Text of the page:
• github: an online and open-source version of git. You need an github account to use blogdown.

  • Hugo: a site generator, like a witchcraft beautifying your website. I guess the reason that blogdown authors recommends Hugo is that there are many user-contributed themes available. Authors also provide the way to migrate from other site generators, such as Jekyll and WordPress.

  • netlify: deploys static website from your source code on github, and provides free domains (where your website will have a prefix “.name”). If you have registered a domain outside netlify for yourself, you could also customize your domain to what you like.

Some commands and steps only need to be done once.

For example, to initiate the website, you only need to go through the workflow below once:

  1. Connect Rstudio with github by createing a new project under vision control (you can see this option when creating a new R project: “Vision control”)

  2. Create a new website by the function blogdown::new_site(sample='TRUE', theme='hugo_academic'). It will create a skeleton under your project folder locally. You can change to a theme you like. The argument sample create a sample in /theme folder, which you can refer to in the future if you remove a feature and want it back again.

  3. Push code to github.

  4. Connect the /public folder in your github respository (not the local folder in your laptop) to netlify by simply dragging the folder to netlify. Set up deploy settings, check hugo version (see next caveat), and click deploy.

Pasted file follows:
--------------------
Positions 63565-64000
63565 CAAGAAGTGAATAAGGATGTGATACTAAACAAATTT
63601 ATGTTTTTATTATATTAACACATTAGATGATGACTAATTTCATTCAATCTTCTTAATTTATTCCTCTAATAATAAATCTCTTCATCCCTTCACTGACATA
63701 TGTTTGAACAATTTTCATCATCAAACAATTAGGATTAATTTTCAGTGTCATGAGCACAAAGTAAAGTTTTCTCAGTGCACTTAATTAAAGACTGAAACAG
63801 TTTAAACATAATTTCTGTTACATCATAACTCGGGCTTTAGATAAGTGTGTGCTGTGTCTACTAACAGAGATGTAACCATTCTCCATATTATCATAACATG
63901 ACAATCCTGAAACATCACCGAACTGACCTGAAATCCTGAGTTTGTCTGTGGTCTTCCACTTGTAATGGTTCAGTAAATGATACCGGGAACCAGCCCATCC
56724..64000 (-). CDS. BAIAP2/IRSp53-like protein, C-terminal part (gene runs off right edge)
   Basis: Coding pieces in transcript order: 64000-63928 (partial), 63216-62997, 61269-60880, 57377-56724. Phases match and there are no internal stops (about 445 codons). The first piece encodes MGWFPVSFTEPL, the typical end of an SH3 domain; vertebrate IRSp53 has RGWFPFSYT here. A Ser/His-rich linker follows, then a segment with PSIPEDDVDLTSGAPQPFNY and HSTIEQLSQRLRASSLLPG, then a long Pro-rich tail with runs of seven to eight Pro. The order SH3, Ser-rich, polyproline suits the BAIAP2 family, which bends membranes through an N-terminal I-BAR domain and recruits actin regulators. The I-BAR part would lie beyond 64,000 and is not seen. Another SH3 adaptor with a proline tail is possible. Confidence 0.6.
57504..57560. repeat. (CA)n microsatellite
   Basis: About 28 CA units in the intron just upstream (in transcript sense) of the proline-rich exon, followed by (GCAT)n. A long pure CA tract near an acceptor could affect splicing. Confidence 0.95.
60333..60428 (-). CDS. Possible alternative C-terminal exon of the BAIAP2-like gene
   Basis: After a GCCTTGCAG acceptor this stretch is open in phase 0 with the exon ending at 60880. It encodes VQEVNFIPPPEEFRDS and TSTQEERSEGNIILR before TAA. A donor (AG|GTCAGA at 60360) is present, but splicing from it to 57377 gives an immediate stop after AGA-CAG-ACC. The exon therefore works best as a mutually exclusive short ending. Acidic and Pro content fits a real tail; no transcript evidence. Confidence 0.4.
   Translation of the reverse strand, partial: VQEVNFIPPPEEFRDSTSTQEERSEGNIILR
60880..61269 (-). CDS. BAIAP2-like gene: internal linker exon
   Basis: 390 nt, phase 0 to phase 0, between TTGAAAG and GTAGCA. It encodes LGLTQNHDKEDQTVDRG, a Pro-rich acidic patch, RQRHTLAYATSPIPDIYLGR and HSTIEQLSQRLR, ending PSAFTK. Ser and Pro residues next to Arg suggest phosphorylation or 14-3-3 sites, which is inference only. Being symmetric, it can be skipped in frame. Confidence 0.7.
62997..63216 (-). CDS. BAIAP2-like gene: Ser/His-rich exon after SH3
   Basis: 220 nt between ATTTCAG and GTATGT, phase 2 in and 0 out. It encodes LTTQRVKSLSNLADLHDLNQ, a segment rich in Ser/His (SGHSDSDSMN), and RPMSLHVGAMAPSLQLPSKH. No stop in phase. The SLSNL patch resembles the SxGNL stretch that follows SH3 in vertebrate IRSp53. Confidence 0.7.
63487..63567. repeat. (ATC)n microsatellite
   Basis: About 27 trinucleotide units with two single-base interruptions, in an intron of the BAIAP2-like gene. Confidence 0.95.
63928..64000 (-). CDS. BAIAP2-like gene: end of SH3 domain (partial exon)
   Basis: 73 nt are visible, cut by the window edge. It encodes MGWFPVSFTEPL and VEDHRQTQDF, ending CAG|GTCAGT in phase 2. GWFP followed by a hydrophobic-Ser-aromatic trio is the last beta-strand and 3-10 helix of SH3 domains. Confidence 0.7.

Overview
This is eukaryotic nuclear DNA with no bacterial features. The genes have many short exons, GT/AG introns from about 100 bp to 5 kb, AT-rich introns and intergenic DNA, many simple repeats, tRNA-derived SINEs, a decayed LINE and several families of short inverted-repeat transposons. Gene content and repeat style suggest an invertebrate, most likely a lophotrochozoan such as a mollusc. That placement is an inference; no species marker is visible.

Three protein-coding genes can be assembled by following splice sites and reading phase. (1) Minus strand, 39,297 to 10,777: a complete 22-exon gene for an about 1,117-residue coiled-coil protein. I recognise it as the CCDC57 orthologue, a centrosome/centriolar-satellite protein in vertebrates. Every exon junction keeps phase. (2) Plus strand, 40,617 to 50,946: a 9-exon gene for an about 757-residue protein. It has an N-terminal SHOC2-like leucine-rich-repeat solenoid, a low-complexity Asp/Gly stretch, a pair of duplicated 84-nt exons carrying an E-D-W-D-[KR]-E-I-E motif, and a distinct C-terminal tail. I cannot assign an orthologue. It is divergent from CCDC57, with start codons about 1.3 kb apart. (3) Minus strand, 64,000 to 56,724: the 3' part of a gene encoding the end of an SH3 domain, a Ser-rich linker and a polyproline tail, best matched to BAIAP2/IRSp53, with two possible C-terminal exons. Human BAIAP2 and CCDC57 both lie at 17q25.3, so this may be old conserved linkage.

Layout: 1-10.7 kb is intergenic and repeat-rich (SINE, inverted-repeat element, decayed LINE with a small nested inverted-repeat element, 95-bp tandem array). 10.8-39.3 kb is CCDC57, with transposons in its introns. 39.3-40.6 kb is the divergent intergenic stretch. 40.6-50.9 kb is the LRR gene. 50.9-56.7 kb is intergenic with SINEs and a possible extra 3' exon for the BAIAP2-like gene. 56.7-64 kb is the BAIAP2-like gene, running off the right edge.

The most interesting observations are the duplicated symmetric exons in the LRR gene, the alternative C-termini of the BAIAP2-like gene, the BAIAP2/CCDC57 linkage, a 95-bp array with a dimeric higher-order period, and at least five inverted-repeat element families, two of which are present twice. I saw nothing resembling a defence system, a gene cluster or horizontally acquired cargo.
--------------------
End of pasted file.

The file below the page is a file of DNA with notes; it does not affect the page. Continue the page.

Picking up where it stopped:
5. Your website becomes alive!

Now this is the most important part. I say important because it took me hours to do silly things again and again without fully comprehension. To update the website, there are something you do or do not need to do.

Do to update

After initiating, in order to update the website, you edit the static website in Rstudio in your laptop. You will see the git window in Rstudio shows new “modified” items. blogdown will automatically update local /public (“local” means in your laptop) every time your save the .rm or .rmd file. When you update blogs locally, the only thing you need to do is to push the updated code (the whole folder of your website, although only github /public is used to deploy) to github, and wait for netlify to automatically deploy. It might take a few minutes for netlifly to deploy your website, but don’t worry – things getting simplier after the first try.

Don’t do it after website initiated

  • Don’t build the new site again by new_site().

  • Better not change the theme after editing on it. Stick to the theme you choose.

  • Don’t need to depoly manually after github connected to netlify.

  • Don’t manully deploy the website again on netlify.

Check Hugo version, and make sure it’s right in netlify

If you find netlify doesn’t deploy your website successfully (and comes in with error 255), it might be due to the Hugo version. Some themes are built under later Hugo version. Make sure you check the Hugo version that blogdown uses by the function blogdown::hugo_version(). Now the version is:


Go to netlify deploy setting / Build environment variables / Type in the key HUGO_VERSION and value 0.59.1.

Chang-Yu Chang
Chang-Yu Chang
PhD candidate in Ecology and Evolutionary Biology